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The Secret To a Happy Marriage May Be Easier Than You Think

Photograph by Twenty20

Years ago when our daughters were young, my husband had a man cave. Sure, from the outside it looked like just another bedroom in our suburban home, but step inside and you would have been transported to a whole new world, one that was far from the influences of our female-centric home. You wouldn’t find any dolls, nail polish or books of crock-pot recipes here – only guitars, amps and sports gear, and vintage album covers studding the walls. If you listened closely you could almost hear the sound of fists beating on chests.

Sadly, my husband’s sacred space met its demise once our girls became teens and needed their own rooms. He had to sacrifice his man cave, and in a matter of hours it was painted violet, papered with anime posters and filled with the overwhelming aroma of peach body spray. His new “man cave” now consists of a desk shoved into the corner of our bedroom, often draped with bras, leggings or my latest issue of People.

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But I’m all for him having his own space, so we’re trying to figure out a way to carve out a special place for him, somewhere he can let it all hang out, be his own person and let his man-flag fly.

So, how important is a man cave anyway?

Pretty vital, especially if your husband is the less-tidy one. “My husband's man cave is his home office, where he's free to be a messy pack rat,” says Jennie W. “Because he has his own space there, he's much better about keeping the rest of the house tidy, so I think they're great!”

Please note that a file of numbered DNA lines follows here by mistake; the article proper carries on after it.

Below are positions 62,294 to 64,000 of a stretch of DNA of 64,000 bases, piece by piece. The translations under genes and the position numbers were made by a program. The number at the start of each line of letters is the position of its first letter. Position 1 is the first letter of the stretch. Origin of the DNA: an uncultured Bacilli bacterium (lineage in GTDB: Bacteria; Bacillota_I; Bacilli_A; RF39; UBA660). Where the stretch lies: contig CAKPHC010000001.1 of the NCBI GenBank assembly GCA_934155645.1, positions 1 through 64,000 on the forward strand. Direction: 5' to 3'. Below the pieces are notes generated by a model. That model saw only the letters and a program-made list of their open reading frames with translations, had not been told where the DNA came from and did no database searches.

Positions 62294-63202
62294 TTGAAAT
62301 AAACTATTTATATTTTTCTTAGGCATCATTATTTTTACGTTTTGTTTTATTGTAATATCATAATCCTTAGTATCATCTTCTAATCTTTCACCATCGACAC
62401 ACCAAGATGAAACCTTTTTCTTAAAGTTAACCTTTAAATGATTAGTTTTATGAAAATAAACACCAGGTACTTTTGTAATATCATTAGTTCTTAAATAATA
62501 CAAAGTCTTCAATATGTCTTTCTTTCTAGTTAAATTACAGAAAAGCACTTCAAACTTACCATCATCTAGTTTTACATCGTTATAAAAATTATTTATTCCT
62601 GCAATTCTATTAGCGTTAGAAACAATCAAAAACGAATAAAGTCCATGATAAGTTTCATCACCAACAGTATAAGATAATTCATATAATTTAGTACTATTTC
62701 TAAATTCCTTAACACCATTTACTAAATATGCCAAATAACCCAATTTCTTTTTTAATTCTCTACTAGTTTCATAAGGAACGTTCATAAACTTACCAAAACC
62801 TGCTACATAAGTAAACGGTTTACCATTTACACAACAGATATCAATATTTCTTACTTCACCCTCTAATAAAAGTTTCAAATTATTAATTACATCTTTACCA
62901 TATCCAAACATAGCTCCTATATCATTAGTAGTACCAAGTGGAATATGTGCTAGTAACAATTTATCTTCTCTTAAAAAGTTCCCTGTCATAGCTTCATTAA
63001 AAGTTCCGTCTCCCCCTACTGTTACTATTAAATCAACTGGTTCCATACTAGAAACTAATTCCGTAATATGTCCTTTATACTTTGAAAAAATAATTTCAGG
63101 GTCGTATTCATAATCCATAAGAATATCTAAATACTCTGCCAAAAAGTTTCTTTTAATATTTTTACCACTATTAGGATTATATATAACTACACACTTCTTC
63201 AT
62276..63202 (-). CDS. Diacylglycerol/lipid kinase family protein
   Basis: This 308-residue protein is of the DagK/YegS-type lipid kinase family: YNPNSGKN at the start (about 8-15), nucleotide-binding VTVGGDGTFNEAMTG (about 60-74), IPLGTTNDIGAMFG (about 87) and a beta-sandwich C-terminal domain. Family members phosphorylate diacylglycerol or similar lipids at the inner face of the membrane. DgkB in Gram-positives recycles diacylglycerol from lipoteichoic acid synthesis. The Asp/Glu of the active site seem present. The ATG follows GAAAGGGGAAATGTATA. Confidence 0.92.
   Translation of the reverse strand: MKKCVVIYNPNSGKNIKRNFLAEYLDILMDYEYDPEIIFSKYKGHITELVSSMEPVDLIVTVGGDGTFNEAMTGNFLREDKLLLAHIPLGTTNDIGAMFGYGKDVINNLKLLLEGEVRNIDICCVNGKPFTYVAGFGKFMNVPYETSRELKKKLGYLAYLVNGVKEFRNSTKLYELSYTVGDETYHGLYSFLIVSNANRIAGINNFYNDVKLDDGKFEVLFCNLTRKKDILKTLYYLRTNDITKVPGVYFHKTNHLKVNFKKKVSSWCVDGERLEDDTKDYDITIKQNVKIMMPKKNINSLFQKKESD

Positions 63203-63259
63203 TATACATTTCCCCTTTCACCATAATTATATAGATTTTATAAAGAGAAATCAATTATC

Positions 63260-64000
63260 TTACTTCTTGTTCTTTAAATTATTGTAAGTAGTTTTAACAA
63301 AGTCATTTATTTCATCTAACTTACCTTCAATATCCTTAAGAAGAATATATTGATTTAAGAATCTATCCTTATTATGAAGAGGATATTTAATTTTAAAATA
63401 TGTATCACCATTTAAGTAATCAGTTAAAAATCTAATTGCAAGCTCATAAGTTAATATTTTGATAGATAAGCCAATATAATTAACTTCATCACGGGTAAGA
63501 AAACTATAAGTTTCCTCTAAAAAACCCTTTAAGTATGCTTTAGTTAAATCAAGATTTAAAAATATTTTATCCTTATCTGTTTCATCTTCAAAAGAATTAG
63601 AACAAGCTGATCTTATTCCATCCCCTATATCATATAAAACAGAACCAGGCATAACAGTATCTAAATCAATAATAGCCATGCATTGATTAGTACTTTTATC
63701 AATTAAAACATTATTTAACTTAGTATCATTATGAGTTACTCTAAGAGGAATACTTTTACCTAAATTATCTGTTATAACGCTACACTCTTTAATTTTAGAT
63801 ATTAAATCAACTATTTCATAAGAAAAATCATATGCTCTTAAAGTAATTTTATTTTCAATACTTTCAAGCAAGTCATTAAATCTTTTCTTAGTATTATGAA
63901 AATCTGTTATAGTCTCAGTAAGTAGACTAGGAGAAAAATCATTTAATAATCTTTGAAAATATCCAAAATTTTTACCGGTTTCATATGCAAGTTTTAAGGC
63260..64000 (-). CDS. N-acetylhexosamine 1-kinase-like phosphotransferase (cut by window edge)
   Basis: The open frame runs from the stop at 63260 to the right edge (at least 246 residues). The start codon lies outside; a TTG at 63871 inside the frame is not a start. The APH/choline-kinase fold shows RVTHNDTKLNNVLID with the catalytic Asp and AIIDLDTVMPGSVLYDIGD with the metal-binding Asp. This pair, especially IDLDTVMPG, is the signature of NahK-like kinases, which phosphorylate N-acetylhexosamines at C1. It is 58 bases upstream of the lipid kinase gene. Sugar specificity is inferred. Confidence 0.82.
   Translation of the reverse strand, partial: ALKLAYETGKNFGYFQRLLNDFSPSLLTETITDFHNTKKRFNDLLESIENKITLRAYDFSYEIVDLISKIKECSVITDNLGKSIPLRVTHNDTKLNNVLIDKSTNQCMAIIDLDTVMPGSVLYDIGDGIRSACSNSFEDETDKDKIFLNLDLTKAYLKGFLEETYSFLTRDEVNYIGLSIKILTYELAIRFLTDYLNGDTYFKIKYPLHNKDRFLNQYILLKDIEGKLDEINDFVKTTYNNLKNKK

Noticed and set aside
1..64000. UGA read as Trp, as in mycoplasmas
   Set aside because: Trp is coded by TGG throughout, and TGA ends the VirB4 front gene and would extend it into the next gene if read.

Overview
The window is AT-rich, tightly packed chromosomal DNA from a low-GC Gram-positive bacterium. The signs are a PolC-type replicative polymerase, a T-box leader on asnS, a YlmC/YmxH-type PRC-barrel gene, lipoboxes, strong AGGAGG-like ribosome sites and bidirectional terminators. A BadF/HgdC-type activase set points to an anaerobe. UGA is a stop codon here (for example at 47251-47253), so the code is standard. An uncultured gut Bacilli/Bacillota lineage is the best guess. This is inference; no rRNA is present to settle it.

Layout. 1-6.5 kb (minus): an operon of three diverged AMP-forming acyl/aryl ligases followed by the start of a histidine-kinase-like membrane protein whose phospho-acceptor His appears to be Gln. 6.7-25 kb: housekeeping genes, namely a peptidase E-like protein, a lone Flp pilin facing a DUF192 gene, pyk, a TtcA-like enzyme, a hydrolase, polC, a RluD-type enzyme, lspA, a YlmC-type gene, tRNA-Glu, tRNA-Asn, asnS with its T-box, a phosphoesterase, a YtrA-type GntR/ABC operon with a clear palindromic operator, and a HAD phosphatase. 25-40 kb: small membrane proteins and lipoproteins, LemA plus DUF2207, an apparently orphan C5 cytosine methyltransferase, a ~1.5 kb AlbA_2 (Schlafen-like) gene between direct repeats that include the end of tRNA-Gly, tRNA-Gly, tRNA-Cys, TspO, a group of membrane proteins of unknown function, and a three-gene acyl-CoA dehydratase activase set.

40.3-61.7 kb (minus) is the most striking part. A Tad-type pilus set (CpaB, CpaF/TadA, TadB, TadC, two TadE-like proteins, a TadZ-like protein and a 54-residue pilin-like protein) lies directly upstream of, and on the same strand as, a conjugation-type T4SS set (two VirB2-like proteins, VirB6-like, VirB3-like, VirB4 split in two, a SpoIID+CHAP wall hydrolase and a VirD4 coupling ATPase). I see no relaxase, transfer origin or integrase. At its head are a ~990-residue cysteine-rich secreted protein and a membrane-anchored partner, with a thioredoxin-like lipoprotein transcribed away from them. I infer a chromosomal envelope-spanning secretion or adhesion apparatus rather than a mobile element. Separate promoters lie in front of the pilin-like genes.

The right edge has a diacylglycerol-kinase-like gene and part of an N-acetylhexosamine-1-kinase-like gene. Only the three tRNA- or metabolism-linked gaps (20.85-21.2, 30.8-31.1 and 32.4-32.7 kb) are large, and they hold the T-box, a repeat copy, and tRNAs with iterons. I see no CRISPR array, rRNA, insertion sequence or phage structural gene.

And a separate domain may be absolutely necessary if your husband’s interests—and decor—don’t exactly jibe with yours. “[Man caves] are necessary to a happy home. Big TV, fridge full of craft beer, treadmill, dead animals hanging on the walls. I don't go down there unless I have to,” emphasizes Gaye T. “My library/study/crafts room is on a different floor. Built-in bookshelves, no TV or dead animals. Everyone is happy.”

Now companies are catering to the increasing need for husbands and wives to have their separate spaces. Phil Worth, VP of marketing for Tuff Shed, Inc., says that they’ve seen their customers increasingly request their products—previously mostly used for storage—be converted into man caves.

“The main use of the backyard shed historically had been to store lawn and garden equipment or household goods,” he says. “The man cave conversation seemed to begin in the early 2000s as men were looking to reclaim some guy space in the garage, basement or the backyard shed.”

And solace spaces aren’t just for guys. Worth says "she sheds" are becoming increasingly popular, too. “The she shed conversation is more recent and really coincided more with the trend of homeowners wanting to incorporate the backyard into their living space. We’ve seen this trend really gain steam in 2015 and continue to gain in popularity last year.

But not all men see the man sanctuary as an entirely positive idea. “It's sort of sad that they exist at all,” Charlie K. says wistfully. ”Because as a concept it says, ‘you don't belong in the rest of the house. We have to take all your stuff and put it somewhere else out of the way.’ But on the other hand, it's nice to have a retreat,” he continues.

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My friend Craig stresses that the testosterone domains are essential to a happy co-existence with your partner. “Every man needs a man cave. Man caves keep relationships healthy.” When I asked him what was in his cave he simply replied, “Whatever it takes to put the MAN in man cave.”

And with that I nodded in agreement and cleared my pantyhose and crockpot cookbook off my husband’s desk, just to give him a little manly space of his own.

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